He is thought to favour a Chinese model of reform that would liberalise Iran’s economy and grant greater personal freedoms to the public but keep the Islamic regime firmly in control.

His pragmatism is encouraging hopes in the West that he may also resolve the 26-year conflict with America. President Bush included Iran in his infamous “axis of evil” trio, and Washington is expected to renew efforts to isolate Tehran if the Iranians persist with their nuclear programme.

A new Iranian-American clash is not inevitable, however, in a region undergoing profound change. A Shia Muslim Government, with close links to Tehran, has just been elected in Iraq with American help.

Hezbollah, the militant Lebanese militia backed by Iran, is now contemplating becoming a purely political party. Militant Palestinian groups supported by Iran are also flirting with peaceful rather than violent means to express themselves.

These contradictory forces could confound the best efforts of even the most able leader. In the eyes of some Iranians, Hojatoleslam Rafsanjani might be too rich, too old or too compromised for the task. But as of yesterday he was also the only candidate with the experience and political muscle for the job.


This article leaves out a few important facts.

First, while the Times hopes Rafsanjani can resolve the nuclear crisis with Iran, Rafsanjani has already made his position clear:
"Iran is determined to have all branches of nuclear technology, including uranium enrichment." "And we will have it at any cost."
Second, the times attempts to rehabilitate Rafsanajani by calling him a "self made millionaire." But Forbes has published an excellent review of his financial corruption.

Third, he has made clear his antipathy towards the U.S.:
"We have some scores with America that must be settled one day." The NY Post.

"The Islamic Republic must get ready for confrontation against the enemy’s attack by answering its offensive right in its heartland." Iran Press Service.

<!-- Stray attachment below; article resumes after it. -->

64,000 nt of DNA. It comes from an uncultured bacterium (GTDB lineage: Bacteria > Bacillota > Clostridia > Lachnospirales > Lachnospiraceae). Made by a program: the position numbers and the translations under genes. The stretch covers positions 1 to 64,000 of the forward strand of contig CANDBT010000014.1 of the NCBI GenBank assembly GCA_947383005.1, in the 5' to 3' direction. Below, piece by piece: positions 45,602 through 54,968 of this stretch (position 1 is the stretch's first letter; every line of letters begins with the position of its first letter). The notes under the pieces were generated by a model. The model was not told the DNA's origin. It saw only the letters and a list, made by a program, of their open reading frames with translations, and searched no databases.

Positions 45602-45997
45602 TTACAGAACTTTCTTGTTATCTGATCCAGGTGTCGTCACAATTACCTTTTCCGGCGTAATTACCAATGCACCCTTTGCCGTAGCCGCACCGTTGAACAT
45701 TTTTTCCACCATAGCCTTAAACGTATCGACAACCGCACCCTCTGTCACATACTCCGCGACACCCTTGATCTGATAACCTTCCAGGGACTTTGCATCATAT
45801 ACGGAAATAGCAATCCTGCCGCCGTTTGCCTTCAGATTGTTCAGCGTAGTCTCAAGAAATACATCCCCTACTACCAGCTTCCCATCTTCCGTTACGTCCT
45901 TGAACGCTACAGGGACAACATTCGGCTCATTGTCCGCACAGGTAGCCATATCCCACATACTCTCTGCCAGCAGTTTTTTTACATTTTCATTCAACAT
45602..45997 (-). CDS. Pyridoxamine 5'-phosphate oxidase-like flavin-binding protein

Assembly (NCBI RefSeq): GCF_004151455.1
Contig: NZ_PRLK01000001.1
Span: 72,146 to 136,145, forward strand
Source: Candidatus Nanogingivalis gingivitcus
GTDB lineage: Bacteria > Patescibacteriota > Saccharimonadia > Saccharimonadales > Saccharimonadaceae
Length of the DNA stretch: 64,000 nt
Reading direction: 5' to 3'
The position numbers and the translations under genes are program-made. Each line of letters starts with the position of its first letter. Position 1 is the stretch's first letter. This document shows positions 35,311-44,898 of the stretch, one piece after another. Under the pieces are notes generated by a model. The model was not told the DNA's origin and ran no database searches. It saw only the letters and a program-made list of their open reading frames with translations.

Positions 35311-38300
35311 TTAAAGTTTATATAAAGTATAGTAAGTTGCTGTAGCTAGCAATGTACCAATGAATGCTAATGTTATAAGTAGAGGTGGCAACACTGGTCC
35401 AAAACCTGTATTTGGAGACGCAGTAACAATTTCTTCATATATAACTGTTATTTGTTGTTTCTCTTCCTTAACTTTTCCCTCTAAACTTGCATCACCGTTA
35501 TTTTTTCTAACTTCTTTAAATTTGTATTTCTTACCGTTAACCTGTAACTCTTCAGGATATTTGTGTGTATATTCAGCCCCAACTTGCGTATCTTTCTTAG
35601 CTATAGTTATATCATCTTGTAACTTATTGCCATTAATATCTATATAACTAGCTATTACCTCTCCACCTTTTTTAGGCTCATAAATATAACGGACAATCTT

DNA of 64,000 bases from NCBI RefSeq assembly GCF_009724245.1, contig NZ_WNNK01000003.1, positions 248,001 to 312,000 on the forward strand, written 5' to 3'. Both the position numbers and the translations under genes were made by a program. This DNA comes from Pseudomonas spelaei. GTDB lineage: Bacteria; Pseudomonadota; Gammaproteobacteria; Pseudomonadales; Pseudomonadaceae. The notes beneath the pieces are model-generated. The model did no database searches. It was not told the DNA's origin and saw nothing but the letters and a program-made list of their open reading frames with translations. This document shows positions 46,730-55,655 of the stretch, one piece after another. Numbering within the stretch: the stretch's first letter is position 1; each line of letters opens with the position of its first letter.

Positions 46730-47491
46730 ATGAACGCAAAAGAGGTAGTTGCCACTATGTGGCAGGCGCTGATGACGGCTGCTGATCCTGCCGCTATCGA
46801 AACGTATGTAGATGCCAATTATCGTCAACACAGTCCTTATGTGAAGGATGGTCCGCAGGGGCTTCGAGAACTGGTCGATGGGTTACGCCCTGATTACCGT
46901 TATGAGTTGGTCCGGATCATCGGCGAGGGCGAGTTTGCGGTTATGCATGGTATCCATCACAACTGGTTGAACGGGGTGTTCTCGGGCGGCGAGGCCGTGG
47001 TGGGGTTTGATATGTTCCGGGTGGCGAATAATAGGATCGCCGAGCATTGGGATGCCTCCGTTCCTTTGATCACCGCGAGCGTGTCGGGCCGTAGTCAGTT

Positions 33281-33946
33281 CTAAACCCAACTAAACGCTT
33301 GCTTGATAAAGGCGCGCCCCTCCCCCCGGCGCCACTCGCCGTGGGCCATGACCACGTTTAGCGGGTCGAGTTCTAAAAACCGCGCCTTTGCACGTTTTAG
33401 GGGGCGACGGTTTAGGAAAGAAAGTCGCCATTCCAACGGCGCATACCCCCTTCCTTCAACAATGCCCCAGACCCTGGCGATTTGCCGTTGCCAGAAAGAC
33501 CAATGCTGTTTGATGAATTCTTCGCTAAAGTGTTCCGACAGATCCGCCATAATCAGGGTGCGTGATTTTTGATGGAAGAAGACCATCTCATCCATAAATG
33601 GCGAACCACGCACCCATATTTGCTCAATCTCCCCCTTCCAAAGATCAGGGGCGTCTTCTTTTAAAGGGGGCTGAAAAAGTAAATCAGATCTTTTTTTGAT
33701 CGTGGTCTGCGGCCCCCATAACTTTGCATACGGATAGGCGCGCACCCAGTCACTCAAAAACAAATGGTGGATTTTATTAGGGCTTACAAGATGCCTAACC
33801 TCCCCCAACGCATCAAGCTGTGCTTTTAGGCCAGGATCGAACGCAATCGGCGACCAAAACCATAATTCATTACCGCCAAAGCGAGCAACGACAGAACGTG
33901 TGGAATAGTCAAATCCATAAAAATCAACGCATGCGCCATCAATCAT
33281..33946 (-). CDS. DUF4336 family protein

Finally, Rafsanjani is the Iranian leader that threatened the need for a nuclear weapon to destroy Israel, quoted in the Times:
One atomic bomb would wipe out Israel without trace while the Islamic world would only be damaged rather than destroyed by Israeli nuclear retaliation.”
If the media is going to try to rehabilitate Rafsanjani, they need to explain how they reconcile these statements with their new found confidence in the man.

PS. A great freeper project would be to catalog Rafsanjani's statements for the world to see before placing their confidence in him. Anyone willing to help?

A Daily Briefing of Major News Stories on Iran:

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"If you want on or off this Iran ping list, Freepmail DoctorZin

1 posted on 05/11/2005 4:54:07 PM PDT by DoctorZIn
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To: Pan_Yans Wife; fat city; freedom44; Tamsey; Grampa Dave; PhiKapMom; McGavin999; Hinoki Cypress; ...
Join Us At Today's Iranian Alert Thread – The Most Underreported Story Of The Year!

"If you want on or off this Iran ping list, Freepmail DoctorZin”

2 posted on 05/11/2005 4:55:30 PM PDT by DoctorZIn (Until they are Free, "We shall all be Iranians!")
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To: DoctorZIn

One might also phrase it: "You-Know-What-Floats-To-Top-Of-Bowl".

3 posted on 05/11/2005 5:07:21 PM PDT by genefromjersey (So much to flame;so little time !)
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To: DoctorZIn